[I]nformation asymmetry is that the sellers know what they are selling much better than the buyers know what they are buying. However, I do not think this is what distinguishes those four industries. There are plenty of other situations of information asymmetry, including buying a house, buying a car, or buying a piece of electronic equipment.

I think what distinguishes these four industries is that the sellers themselves know less than what people expect. Educators do not know what, if anything, actually adds value. For all we know, test scores are determined by the backgrounds (mostly genetic) of the students, with remaining differences that are random and irreproducible.

Kling is right, of course. When writing the previous post, I considered switching to the term “uncertainty industries”, as both buyers and sellers of government, healthcare, education, and financial services are often in the dark about the degree to which transactions will provide value. But “uncertainty industries” suggests a similarity of confusion between buyers and sellers, which isn’t right. Sellers still have substantially better information. First, there is plenty of old-style information asymmetry in all of these industries: Politicians sometimes do know they are favoring or overpaying financially supportive suppliers. Health care providers sometimes do recommend tests and procedures that from a distance they would recognize as superfluous (even accounting for defensive medicine concerns). Educational institutions notoriously play up successes among graduates they know to be outliers. And, of course, the Wall Street tradition of “putting lipstick on a pig” is denied before every jury but widely and even fondly acknowledged when the context is nonspecific.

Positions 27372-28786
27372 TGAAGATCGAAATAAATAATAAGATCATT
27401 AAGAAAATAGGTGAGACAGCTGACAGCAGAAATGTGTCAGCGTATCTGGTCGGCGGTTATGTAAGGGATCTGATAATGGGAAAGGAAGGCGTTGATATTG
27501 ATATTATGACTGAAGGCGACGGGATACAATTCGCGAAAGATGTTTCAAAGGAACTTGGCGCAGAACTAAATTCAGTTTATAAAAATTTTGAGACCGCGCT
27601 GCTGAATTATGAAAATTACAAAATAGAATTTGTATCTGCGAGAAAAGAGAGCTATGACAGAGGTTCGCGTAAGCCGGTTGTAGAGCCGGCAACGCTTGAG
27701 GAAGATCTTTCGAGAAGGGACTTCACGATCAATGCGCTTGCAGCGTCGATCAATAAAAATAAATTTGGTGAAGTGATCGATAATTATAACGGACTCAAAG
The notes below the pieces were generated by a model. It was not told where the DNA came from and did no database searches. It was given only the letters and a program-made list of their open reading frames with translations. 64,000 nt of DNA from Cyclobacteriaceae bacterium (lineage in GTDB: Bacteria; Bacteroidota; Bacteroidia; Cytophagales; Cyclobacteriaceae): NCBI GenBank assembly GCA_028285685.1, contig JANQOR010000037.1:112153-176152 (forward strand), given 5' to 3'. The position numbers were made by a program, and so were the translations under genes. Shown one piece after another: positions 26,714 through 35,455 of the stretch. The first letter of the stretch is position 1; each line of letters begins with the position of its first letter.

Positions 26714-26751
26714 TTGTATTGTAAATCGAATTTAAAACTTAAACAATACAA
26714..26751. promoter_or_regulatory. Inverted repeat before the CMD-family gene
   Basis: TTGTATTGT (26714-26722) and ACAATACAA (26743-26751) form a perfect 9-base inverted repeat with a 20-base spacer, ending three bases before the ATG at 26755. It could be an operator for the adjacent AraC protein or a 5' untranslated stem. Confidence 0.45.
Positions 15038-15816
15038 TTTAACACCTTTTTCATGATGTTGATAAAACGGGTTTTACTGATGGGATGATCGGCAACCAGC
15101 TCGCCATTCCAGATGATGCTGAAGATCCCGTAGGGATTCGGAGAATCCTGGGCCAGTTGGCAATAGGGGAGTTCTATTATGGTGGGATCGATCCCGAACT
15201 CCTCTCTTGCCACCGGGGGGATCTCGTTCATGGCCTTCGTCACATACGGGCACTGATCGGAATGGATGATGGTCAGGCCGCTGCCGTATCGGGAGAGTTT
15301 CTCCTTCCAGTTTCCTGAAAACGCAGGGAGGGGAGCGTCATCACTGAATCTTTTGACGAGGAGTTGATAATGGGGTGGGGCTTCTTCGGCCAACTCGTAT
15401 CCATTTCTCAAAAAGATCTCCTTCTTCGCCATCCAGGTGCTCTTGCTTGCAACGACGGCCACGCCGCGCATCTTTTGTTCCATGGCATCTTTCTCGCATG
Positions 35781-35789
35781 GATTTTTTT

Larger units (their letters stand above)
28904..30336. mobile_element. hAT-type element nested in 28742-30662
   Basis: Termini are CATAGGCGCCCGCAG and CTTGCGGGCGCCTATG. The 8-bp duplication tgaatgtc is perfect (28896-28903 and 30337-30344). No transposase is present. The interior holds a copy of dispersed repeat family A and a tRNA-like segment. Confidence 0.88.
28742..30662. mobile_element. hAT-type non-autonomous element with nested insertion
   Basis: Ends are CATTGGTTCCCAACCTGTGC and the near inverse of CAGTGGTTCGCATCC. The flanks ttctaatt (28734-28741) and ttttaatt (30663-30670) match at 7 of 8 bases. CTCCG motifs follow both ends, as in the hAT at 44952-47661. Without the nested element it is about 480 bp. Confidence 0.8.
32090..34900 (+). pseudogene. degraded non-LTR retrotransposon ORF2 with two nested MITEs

Still, as Kling observes, this kind of thing goes on in almost all industries. Sellers know more than buyers, salesman overstate benefits and downplay weaknesses of which they are aware, etc. So what makes these four industries different? Two things:

  1. Information asymmetries are unusually difficult to resolve in these industries. A substantial fraction of people who buy a low quality house, car, or stereo eventually come to notice that. This makes it possible for new purchasers of these goods to manage their information problem by researching others’ experience and seller reputations. But in the four industries I’ve described, even after we have purchased services, we are often unable to evaluate their quality.

    • Lots of Harvard grads do well, so reputation “yay!”. But people accepted to Harvard probably would have done well regardless of their choice of college. To the degree Harvard grads do unusually well, it’s hard to disentangle socialization and signaling effects from the benefits of education.
    • In finance, if a merger destroys value or an investment performs poorly, it is rare that the loss can be traced back to poor work by an intermediary. It’s clear that a lot of RMBS were constructed shoddily, even criminally. Yet impeccably produced RMBS of a 2006 vintage would also have performed poorly. Ex post, with full benefit of hindsight, most investors can’t easily tell the difference. Investment banks that put shoddy deals together have not taken reputational hits relative to their peers.
    • Government programs work well or poorly, perhaps provide some value but not as much as we hope. We rarely have apples-to-apples benchmarks by which to evaluate them.
    • Health care outcomes are jointly determined by health care services and often unobservable aspects of patient health. These are hard to disentangle just to evaluate effectiveness. Ranking health-care services in terms of value-for-money, while stakeholders with diverse interests necessarily participate in the research, is very challenging.